Madagascar’s Senate, Upper House, Approves Law to Castrate Child Rapists

What You Need to Know:

Madagascar approved a bill to introduce harsher sentences of child rapists on Friday, including the surgical castration of offenders whose victims were 10 or younger. Offenders with victims between 10 and 13 face chemical or surgical castration, while offenders with victims between 14 and 17 face chemical castration. 

The bill must still be brought before the High Constitutional Court of Madagascar before being fully brought into effect. 

President Andry Rajoelina’s party – the Young Malagasies Determined – proposed the bill late last year after the nation witnessed a sharp spike in child rapes. In the past month of January, there has already been 133 reported child rapes in the country. 

The Details:

Madagascar’s Justice Minister, Landy Mbolatiana Randriamanantenasoa, while speaking to AP claimed, “We wanted to protect children much more. The younger the child, the greater the punishment.”

However, rights groups such as Amnesty International claim that a ‘survivor-centered approach’ is needed instead. This is due to Madagascar’s alleged ‘rape culture’ which prevents many victims from going to the police, meaning the island nation’s rape statistics are likely much higher than what official statistics let on. furthermore, incestuous rape is not uncommon, which further prevents victims from accessing police services.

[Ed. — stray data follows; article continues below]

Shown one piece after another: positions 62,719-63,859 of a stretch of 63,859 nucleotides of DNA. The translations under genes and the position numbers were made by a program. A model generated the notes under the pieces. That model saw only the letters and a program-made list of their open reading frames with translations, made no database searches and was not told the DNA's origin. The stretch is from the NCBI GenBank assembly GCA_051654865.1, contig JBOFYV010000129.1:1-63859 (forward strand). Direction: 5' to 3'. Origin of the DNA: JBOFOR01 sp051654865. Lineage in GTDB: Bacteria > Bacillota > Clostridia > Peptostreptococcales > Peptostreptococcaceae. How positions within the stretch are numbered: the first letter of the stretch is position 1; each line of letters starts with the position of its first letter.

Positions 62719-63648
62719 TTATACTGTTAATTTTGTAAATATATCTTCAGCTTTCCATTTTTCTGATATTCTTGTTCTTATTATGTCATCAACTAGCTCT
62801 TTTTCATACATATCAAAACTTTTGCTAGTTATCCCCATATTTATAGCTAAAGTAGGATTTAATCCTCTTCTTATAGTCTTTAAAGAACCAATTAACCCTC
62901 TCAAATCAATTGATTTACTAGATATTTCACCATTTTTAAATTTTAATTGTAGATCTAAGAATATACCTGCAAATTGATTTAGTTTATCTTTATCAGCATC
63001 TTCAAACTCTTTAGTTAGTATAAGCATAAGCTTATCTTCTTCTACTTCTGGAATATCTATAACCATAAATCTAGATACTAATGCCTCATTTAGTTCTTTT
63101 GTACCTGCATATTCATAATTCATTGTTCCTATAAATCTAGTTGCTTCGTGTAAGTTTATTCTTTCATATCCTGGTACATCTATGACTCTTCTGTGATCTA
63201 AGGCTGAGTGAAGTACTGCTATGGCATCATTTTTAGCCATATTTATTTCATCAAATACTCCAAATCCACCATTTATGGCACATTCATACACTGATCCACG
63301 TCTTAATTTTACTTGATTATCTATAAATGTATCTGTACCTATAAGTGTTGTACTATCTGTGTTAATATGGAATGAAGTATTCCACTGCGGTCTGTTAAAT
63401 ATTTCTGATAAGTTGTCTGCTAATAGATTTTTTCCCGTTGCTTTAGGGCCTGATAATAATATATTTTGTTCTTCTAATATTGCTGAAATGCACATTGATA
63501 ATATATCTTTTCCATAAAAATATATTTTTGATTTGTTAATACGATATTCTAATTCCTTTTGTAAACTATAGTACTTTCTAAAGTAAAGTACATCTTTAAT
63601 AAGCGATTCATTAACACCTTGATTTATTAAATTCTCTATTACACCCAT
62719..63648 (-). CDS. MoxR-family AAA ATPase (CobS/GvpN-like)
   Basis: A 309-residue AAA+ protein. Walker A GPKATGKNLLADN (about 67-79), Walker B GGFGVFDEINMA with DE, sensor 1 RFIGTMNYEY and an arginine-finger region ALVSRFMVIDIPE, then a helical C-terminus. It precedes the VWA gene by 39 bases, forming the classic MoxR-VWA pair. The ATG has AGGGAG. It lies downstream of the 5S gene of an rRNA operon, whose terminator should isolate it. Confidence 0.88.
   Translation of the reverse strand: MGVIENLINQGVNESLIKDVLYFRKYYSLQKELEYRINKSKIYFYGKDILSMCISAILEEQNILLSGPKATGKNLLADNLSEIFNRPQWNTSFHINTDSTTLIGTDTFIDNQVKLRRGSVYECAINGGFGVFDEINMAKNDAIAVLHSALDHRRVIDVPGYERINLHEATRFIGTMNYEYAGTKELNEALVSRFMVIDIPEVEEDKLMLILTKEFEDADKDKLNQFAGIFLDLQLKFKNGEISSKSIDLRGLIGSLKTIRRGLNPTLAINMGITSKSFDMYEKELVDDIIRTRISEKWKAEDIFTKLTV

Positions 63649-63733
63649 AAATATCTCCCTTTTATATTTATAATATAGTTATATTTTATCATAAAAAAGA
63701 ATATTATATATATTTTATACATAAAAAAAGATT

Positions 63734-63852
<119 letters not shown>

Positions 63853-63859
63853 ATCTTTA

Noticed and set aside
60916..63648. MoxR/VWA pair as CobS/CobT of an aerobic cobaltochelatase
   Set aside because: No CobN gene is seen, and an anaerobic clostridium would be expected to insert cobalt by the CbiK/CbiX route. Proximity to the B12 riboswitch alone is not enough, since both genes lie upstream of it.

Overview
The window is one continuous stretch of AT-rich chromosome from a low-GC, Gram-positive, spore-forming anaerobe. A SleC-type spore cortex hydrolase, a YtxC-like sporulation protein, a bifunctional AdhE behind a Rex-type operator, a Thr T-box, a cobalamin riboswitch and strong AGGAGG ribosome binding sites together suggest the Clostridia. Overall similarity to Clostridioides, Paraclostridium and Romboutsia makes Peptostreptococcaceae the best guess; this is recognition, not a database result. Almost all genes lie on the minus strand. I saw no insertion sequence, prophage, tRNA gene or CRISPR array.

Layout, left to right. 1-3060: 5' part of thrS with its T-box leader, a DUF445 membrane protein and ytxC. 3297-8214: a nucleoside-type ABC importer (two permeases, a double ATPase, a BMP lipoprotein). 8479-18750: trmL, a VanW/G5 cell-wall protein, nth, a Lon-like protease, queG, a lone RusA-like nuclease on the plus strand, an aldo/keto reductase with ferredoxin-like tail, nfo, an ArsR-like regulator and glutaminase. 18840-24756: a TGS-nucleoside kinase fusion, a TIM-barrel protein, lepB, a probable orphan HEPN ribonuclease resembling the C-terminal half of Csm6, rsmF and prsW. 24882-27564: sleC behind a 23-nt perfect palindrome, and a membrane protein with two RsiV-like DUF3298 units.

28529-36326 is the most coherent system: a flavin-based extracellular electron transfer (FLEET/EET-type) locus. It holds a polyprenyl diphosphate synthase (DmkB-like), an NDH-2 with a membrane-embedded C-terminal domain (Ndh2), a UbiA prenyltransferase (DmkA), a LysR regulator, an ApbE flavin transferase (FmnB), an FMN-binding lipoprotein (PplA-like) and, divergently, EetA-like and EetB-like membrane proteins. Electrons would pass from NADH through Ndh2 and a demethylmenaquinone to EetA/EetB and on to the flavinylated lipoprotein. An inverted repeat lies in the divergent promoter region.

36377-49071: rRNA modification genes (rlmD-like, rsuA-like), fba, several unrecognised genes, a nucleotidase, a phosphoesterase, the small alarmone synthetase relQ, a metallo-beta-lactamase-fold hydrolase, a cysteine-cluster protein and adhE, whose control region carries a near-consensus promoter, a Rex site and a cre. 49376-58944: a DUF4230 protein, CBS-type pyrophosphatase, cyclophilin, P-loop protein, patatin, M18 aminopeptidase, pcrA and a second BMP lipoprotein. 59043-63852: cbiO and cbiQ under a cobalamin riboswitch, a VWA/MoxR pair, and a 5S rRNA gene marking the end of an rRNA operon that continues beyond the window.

Tigere Chagutah, Amnesty’s Regional Director for East and Southern Africa, has labeled the proposed law as ‘cruel’ claiming that, “Implementing chemical and surgical castration, which constitutes cruel, inhuman and degrading treatment, as a punishment for those found guilty of raping minors is inconsistent with Malagasy constitutional provisions against torture and other ill-treatment, as well as regional and international human rights standards.”

So, What Now?:

Although some supporters of the proposed bill hail it as a landmark step in tackling child abuse in the country, some critics are worried about offenders who undergo surgical castration but are then later found innocent.

During surgical castration, the testicles are removed to prevent the production of sex hormones, making the procedure irreversible. Chemical castration, or the taking of medications which limit sex hormone production is normally reversible, but some studies have shown that the medications can affect bone density even after the cessation of treatment. 

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Bianca Bridger
Bianca Bridger
Bianca Bridger is a Political Science Graduate from the University of Otago, New Zealand. Currently working as an Editor for The ModernInsurgent and writing for Atlas News, her interests include conflict politics, history, yoga and meditation.